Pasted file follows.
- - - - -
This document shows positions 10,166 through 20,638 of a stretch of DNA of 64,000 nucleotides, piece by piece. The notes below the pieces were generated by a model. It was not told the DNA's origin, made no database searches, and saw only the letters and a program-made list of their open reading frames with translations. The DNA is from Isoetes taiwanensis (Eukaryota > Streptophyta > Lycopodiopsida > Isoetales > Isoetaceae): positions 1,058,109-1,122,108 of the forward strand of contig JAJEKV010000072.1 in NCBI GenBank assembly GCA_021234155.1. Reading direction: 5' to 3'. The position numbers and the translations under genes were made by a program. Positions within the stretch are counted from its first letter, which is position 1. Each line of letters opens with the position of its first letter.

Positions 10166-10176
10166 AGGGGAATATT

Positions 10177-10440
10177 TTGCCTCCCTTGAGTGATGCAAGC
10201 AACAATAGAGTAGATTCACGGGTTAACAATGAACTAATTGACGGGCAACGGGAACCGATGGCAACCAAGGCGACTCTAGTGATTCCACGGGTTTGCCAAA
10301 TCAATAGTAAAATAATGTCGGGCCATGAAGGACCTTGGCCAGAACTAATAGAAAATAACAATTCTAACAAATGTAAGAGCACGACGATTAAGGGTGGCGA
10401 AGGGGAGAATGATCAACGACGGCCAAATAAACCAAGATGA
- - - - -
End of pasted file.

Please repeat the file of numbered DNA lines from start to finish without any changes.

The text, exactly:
This document shows positions 10,166 through 20,638 of a stretch of DNA of 64,000 nucleotides, piece by piece. The notes below the pieces were generated by a model. It was not told the DNA's origin, made no database searches, and saw only the letters and a program-made list of their open reading frames with translations. The DNA is from Isoetes taiwanensis (Eukaryota > Streptophyta > Lycopodiopsida > Isoetales > Isoetaceae): positions 1,058,109-1,122,108 of the forward strand of contig JAJEKV010000072.1 in NCBI GenBank assembly GCA_021234155.1. Reading direction: 5' to 3'. The position numbers and the translations under genes were made by a program. Positions within the stretch are counted from its first letter, which is position 1. Each line of letters opens with the position of its first letter.

Positions 10166-10176
10166 AGGGGAATATT

Positions 10177-10440
10177 TTGCCTCCCTTGAGTGATGCAAGC
10201 AACAATAGAGTAGATTCACGGGTTAACAATGAACTAATTGACGGGCAACGGGAACCGATGGCAACCAAGGCGACTCTAGTGATTCCACGGGTTTGCCAAA
10301 TCAATAGTAAAATAATGTCGGGCCATGAAGGACCTTGGCCAGAACTAATAGAAAATAACAATTCTAACAAATGTAAGAGCACGACGATTAAGGGTGGCGA
10401 AGGGGAGAATGATCAACGACGGCCAAATAAACCAAGATGA